Oh what a little information about BC Rail can do

The Liberal government’s scandalous behavior in deceiving the public about the BC Rail privatization is not just a one-day political fender bender, it is a train wreck the could scuttle their hopes for re-election.

New revelations reveal the government misled the public and lied to First Nations, all to secure some short-term revenue to offset their ill-advised tax cuts to the rich and fulfill their promise to balance the budget.

This latest scandal du jour may have a longer shelf life–and more profound political consequences–than previous corruption and influence-peddling scandals.

Why? Because it has triggered an increasingly co-ordinated backlash from First Nations that directly threatens the Liberals’ quest for certainty–for making BC “good for business.” This quest is the foundation of the party’s political strategy in the run up to the next election.

How has this backlash developed? In meeting after meeting with dozens of First Nations across the province, Dogwood Initiative staff have been emphasizing the opportunities presented by the changes in control of resource companies operating in First Nations territories.

When control over companies like BC Rail, Slocan, Lignum and Doman transfers to new owners, the transfer triggers the court-imposed duties of companies and the Crown to “consult and accommodate First Nations.”

And Dogwood Initiative is not alone in highlighting this opportunity. The leadership of the Title and Rights Alliance (TRA) has also been spreading the word about problems with the BC Rail deal. Justa Monk and Chief Stewart Phillip from the Steering Committee of the Title and Rights Alliance, have counseled leaders to not participate in the $15 million trust that was used to entice Aboriginal groups to sign off on the BC Rail deal.

And that was before information was leaked that highlighted the latest of the government’s duplicitous actions:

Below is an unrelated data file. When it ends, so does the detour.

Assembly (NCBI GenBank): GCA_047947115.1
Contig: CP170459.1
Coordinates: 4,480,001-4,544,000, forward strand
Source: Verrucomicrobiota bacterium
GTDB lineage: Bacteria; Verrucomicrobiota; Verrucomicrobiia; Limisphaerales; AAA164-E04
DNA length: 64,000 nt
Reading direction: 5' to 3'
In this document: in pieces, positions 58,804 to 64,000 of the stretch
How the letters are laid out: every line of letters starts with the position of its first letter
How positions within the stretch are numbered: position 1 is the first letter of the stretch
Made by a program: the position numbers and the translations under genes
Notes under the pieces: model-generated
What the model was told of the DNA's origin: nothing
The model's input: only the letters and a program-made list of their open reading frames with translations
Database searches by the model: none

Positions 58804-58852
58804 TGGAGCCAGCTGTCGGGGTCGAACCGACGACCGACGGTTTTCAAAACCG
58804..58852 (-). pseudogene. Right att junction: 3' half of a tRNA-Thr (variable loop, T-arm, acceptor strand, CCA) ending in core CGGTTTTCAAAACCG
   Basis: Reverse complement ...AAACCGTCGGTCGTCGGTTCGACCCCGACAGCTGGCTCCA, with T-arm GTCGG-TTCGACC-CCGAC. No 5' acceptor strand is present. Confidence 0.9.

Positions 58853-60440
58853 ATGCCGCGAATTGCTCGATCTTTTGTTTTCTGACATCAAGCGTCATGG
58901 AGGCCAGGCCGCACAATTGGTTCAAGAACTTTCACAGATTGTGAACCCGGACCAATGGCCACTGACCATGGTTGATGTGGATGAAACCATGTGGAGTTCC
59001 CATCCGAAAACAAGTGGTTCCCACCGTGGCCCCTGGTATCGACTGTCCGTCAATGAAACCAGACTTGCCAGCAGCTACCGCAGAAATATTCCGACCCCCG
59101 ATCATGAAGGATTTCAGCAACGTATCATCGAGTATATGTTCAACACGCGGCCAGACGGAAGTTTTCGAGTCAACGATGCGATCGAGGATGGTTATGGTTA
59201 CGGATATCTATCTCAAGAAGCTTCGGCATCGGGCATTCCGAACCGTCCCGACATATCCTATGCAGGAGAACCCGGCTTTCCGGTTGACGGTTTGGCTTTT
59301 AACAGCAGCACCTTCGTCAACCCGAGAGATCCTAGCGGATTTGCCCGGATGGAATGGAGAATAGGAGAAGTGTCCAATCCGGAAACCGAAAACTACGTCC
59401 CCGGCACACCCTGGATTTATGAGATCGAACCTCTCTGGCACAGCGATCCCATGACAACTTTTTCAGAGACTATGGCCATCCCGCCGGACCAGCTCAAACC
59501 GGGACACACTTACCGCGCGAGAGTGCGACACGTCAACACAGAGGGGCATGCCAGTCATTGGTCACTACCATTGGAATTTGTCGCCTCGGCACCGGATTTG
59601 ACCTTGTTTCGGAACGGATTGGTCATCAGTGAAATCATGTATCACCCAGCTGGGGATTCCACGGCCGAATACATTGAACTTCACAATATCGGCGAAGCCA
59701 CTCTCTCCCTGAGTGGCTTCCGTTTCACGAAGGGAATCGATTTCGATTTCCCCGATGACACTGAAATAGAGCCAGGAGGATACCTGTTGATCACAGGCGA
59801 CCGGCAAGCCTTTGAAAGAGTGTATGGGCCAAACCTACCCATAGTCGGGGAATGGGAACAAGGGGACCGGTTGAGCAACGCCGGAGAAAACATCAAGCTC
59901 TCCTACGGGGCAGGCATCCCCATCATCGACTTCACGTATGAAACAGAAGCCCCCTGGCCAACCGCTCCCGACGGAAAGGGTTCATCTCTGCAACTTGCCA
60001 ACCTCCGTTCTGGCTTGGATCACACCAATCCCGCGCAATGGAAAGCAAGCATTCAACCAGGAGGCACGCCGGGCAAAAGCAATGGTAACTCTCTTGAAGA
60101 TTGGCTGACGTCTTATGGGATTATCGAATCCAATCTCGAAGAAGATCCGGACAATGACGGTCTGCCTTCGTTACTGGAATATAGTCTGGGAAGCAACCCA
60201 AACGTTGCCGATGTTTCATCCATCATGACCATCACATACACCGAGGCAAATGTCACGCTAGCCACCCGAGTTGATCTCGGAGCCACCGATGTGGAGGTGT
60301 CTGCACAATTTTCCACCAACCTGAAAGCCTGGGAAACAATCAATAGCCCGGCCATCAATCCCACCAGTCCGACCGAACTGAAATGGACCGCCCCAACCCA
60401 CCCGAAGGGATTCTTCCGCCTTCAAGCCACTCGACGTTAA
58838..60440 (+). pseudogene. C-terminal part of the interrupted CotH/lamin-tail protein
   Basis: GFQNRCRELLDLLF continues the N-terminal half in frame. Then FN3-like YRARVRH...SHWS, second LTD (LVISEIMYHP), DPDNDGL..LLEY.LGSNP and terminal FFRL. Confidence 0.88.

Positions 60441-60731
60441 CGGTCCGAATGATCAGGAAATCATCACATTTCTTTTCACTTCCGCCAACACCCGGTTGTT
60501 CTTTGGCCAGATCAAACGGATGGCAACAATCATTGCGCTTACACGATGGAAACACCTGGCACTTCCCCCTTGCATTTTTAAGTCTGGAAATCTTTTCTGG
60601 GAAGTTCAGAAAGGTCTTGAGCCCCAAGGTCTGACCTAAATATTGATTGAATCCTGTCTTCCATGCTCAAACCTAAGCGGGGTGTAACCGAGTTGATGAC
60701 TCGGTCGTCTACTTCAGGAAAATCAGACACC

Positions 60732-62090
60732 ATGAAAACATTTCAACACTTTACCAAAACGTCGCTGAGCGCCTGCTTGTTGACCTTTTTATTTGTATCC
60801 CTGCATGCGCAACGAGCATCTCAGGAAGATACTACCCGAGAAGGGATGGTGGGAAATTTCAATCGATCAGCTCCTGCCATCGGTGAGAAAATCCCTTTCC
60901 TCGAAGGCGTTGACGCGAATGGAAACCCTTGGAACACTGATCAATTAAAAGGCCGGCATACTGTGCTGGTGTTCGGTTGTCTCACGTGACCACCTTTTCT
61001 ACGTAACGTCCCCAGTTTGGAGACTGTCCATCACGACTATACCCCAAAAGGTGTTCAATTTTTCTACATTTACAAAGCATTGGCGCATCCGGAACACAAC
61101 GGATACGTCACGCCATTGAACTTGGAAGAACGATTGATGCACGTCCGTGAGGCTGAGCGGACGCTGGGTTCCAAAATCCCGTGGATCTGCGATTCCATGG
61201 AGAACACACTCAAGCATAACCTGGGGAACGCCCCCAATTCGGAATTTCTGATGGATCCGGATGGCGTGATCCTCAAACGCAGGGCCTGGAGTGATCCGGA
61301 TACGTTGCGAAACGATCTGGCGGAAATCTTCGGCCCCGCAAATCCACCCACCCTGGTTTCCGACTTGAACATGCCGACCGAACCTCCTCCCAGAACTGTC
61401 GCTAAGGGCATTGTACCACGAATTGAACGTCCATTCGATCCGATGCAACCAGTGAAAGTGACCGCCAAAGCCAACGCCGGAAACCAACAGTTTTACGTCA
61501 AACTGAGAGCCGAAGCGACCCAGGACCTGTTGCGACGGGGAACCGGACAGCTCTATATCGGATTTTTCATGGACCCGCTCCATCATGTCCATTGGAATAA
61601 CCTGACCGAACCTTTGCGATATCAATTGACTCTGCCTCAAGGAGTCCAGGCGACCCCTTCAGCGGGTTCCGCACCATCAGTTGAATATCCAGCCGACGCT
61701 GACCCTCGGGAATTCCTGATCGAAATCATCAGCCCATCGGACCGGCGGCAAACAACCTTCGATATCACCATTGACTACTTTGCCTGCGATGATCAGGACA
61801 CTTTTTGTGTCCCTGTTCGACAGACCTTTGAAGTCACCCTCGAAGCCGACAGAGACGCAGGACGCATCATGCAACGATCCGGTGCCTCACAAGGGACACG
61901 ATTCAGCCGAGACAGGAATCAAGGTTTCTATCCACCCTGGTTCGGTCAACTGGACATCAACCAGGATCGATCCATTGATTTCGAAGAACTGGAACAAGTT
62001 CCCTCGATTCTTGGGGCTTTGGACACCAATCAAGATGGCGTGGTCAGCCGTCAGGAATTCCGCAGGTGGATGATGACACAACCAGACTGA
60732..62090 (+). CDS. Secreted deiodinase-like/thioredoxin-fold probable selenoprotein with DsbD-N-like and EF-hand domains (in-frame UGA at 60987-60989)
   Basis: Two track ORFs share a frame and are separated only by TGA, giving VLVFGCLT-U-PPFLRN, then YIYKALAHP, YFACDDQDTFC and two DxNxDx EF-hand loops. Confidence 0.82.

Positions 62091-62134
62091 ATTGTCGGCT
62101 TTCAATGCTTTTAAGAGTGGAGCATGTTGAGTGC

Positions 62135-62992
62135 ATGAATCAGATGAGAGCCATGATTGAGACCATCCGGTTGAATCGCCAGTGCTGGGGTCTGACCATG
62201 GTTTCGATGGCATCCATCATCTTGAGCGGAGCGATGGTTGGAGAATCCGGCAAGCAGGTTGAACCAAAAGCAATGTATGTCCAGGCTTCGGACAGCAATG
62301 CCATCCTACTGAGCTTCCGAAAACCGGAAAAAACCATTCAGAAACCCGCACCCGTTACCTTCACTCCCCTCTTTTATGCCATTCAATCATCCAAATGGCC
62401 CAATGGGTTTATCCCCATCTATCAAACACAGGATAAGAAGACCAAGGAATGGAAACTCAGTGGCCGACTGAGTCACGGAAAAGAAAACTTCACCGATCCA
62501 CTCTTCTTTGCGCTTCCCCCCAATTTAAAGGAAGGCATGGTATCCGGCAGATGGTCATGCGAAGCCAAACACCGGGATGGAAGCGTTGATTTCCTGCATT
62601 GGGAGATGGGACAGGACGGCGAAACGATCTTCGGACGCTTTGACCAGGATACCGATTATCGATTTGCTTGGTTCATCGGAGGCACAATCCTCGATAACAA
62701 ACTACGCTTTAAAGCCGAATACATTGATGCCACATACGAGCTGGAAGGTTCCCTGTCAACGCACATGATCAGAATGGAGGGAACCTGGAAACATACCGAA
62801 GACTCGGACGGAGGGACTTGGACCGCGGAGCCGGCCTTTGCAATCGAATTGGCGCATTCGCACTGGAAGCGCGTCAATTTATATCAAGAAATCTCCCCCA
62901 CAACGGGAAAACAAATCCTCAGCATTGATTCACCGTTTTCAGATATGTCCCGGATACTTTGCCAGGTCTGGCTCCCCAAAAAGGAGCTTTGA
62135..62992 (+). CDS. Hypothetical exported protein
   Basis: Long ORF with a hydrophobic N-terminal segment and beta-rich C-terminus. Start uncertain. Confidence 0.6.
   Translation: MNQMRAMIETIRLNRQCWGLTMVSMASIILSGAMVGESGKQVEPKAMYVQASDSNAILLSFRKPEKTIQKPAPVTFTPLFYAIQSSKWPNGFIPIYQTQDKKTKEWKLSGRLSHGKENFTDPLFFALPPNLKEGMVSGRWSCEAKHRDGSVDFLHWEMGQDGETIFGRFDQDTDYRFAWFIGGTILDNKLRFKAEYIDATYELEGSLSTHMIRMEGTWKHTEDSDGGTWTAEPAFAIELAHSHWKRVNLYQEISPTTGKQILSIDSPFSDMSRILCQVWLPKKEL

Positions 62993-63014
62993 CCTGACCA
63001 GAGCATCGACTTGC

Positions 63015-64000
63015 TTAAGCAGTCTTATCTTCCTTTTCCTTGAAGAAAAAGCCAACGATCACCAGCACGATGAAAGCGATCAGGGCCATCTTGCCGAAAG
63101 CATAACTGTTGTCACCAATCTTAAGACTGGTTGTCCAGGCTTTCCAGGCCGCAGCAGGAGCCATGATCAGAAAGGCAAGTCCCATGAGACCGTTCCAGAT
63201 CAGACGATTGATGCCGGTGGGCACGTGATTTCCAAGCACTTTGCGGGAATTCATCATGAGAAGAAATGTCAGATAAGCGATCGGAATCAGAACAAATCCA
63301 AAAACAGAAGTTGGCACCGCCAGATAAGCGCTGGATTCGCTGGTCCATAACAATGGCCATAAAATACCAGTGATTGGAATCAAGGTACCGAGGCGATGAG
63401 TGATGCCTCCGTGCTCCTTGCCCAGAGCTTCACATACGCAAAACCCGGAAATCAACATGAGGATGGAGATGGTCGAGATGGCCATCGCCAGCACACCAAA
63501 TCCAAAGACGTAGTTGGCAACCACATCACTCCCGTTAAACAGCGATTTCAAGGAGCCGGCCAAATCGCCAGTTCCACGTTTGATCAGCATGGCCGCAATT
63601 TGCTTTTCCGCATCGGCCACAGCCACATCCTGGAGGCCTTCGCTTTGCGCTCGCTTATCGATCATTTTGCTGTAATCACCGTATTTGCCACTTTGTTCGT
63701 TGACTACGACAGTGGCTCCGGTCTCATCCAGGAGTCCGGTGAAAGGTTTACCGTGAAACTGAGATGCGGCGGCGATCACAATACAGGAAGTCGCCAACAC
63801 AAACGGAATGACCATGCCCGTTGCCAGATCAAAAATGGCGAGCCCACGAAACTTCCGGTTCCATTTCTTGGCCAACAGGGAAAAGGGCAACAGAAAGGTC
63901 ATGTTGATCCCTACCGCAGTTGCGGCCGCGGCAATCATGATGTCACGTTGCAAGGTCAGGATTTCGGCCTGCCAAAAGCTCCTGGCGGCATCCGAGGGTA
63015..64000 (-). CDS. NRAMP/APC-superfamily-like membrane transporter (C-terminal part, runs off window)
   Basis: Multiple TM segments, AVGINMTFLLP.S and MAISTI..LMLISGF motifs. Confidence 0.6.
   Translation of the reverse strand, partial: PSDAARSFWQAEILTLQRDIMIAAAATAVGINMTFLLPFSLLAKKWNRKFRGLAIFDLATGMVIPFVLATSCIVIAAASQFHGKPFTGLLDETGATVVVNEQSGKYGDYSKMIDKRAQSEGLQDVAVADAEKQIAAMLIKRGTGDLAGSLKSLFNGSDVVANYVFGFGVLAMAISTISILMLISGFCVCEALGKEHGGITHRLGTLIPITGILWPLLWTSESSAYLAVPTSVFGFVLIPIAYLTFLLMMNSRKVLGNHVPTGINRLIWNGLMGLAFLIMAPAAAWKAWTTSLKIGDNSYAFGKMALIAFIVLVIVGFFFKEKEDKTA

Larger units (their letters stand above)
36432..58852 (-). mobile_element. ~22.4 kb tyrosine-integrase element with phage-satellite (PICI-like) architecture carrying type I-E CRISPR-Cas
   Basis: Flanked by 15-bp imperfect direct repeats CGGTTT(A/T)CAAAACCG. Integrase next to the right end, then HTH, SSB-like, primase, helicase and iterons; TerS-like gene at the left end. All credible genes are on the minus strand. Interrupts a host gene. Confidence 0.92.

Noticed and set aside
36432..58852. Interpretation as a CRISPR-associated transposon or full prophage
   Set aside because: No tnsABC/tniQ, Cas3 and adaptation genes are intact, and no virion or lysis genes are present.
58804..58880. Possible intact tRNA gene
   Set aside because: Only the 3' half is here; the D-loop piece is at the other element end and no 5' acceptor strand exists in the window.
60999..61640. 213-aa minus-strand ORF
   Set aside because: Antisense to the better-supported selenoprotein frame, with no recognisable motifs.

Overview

• The government attempted to structure the deal to create the illusion that it was a lease, not a transfer of control–just to avoid the duty to consult First Nations;
  • The government lied to First Nations when trying to entice them to sign off on the deal in exchange for a $15 million trust. They repeatedly assured affected First Nations that there would be no effect on Aboriginal Rights or Title;
  • Simultaneously, in conflict with their constitutionally-imposed fiduciary duty to protect First Nations’ financial interests, the government offered CN Rail land which is subject to Aboriginal Title claims for the appallingly nominal sum of $1.00;
  • The structure of the lease was not 60 years, as the government claimed, but a rolling lease that effectively transfered the company to CN rail.

Why did the government contort the deal this way? Besides wanting to avoid more backlash against privatization, clearly they were concerned that First Nations affected by BC Rail might scuttle the transfer of the company.

BC Rail’s tracks and ancillary operations run directly through the reserve lands of twenty-five Aboriginal communities. Under the current law, each and every one of these communities must be consulted and accommodated. Given the government’s duplicitous actions, 25 First Nations now can intervene and challenge the deal.

This process has already begun. The UBCIC has sent the federal Competition Bureau a letter asking them to investigate the government’s “fraud and deciet.” The Competition Bureau has a legal duty to “determine whether or not government has fulfilled their fiduciary legal obligations to Indigenous people.” Given the recent disclosures, the Bureau is unlikely to find the government has fulfilled these obligations.

But it is not just the BC Rail deal that is in jeopardy. As we have reported previously, through our support of the Title and Rights Alliance WCEL and Dogwood are helping a number of First Nations challenge the Canfor-Slocan deal.

The government’s double dealing, and the growing collaboration among First Nations to protect their interests by challenging tenures, doesn’t bode well for government’s and corporations’ goal of certainty on the land.

In fact, far from creating certainty, the government’s arrogance, duplicity and unilateral approach to governing may be exacerbating the problem, pushing First Nations toward more confrontational tactics on the ground, in the courts and in the financial markets.

Since the government appears to be unwilling to put the brakes on the BC Rail deal, a train wreck may be inevitable. It’s going to be a long, hot summer. The sparks from the crashing interests on the attempted BC Rail privatization may ignite a First Nations fire, that will be difficult to put out.

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